Two recently published articles caught my attention. And, bear with me, they are related! In the first one, Bob Dudley, the well respected CEO of BP, is quoted:
Employment is difficult in many places. But anybody who goes through petroleum engineering, chemical engineering there will be jobs for them. . . . . . . they will have phenomenal opportunities.
In past blogs, as well as in Stop Acting Rich, I have mentioned that engineers in general are quite productive in transforming income into wealth. Even more productive are professors who teach petroleum engineering, chemical engineering, mining engineering, etc.
The second article deals with the concept of substituting computer software for humans in grading essay exams. After reading this, I had a hollow feeling in my gut because my choice of becoming a professor was initially stimulated by my experiences grading essay exams. During my first year in a master’s program a senior faculty asked me: “Do you want to make some extra money? I need you to grade some midterm exams.” I accepted the offer, and I was delighted with my new task. Part of the job description was to read the textbook thoroughly in order to evaluate the essays. Essentially I was paid to improve my knowledge and understanding of the subject matter in my chosen field. It is the same way with teaching. Later, as a professor, I was compensated for constantly learning and disseminating knowledge via lectures, published papers and books.
Some in education complain about “the agony and hard work associated with publishing.” But publishing is a way to prove to yourself and others that you are a scholar. Publishing enhances your reputation as an expert and leading authority. By doing so you, your university and your students all benefit from such achievements.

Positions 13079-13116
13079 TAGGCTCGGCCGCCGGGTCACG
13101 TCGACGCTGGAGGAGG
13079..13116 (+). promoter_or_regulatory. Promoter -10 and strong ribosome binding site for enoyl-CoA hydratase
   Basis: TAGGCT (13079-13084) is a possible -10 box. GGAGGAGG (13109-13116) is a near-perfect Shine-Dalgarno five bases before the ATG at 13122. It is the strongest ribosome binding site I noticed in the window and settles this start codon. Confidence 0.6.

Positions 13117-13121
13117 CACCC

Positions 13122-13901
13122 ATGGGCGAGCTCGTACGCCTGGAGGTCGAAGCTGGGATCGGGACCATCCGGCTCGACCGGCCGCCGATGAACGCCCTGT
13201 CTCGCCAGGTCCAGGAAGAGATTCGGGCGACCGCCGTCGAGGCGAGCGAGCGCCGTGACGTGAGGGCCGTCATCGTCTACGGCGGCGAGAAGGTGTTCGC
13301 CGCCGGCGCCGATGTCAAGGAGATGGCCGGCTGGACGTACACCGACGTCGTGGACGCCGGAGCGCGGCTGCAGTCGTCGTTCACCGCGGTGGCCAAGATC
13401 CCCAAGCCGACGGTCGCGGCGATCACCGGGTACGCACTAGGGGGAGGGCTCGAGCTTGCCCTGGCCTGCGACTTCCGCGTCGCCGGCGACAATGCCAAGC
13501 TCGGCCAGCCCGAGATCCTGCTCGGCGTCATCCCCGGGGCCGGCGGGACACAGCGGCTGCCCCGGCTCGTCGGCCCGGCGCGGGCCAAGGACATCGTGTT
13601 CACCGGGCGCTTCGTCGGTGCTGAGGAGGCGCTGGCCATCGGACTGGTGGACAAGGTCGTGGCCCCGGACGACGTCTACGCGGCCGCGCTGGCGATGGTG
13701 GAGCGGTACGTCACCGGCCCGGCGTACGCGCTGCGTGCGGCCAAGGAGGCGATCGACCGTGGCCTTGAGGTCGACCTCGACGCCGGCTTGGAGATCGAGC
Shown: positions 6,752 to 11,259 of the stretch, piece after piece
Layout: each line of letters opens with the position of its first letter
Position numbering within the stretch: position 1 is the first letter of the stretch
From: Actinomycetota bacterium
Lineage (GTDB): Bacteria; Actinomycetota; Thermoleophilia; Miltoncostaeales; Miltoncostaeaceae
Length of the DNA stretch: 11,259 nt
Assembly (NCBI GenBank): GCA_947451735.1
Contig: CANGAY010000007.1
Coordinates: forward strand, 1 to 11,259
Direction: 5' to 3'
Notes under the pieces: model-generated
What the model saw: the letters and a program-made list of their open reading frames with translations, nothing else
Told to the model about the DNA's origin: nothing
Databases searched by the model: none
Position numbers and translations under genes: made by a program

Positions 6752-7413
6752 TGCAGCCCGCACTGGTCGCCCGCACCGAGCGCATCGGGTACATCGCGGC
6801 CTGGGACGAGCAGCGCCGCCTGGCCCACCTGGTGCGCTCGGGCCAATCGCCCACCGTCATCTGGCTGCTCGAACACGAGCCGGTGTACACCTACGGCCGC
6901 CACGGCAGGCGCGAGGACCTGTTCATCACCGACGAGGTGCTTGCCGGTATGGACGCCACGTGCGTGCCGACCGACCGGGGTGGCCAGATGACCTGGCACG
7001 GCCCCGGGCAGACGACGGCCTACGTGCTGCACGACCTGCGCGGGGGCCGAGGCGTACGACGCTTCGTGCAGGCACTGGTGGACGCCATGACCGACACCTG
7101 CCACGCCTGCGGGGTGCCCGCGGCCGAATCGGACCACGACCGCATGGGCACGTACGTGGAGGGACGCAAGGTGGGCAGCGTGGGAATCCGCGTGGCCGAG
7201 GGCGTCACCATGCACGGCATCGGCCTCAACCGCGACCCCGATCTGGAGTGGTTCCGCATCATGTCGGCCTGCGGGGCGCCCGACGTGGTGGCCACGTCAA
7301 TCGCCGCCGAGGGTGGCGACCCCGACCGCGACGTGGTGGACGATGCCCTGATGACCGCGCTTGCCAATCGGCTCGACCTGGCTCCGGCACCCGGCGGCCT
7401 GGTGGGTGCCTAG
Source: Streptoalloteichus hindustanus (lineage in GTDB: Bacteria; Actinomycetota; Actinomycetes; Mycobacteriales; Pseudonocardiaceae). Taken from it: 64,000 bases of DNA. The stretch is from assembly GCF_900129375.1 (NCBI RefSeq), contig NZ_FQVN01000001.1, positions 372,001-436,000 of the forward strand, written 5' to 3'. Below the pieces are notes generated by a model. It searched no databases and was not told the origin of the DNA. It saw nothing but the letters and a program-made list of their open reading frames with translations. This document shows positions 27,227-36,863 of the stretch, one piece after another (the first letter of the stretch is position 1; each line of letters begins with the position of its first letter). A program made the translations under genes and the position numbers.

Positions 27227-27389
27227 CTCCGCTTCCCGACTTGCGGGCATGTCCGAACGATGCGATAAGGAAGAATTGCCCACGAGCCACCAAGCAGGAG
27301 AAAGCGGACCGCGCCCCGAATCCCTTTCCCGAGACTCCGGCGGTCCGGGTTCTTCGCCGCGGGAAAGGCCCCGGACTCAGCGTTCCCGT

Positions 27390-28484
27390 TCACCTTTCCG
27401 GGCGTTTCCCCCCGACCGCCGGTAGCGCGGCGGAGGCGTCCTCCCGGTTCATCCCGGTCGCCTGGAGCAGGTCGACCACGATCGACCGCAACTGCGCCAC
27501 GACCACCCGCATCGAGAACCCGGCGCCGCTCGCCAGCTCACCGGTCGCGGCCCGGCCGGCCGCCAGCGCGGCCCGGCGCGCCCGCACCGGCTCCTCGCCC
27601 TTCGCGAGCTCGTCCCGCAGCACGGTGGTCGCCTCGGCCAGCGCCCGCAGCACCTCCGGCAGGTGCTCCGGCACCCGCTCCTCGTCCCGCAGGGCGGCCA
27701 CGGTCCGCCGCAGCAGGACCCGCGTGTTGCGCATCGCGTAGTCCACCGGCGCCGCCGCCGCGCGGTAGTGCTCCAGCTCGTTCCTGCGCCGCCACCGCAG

A good number of professors can be classified as academic entrepreneurs. As an example, consider Dr. David Schwartz, one of my early mentors. His book, The Magic of Thinking Big, sold over 3 million copies, the audio version over 11 million. He also wrote two successful textbooks. Dave received more than 200 offers per year to give speeches and training seminars independent of the university. Yet he never made a sales call; he never had to.
In Selling to the Affluent, I mentioned that
There is a significant number of David types in our academic communities. In fact, according to the National Science Foundation, more than 3,000 engineering and science professors . . . own companies independent of their respective universities.
There are tremendous employment opportunities for those have a degree in petroleum and chemical engineering. But I also think there is a greater opportunitity for those who teach these subjects. It’s not easy to spend 3 more years earning a Ph.D. But those among them who become academic entrepreneurs can write their own ticket to success. This assumes that professors will not be replaced with software driven robots!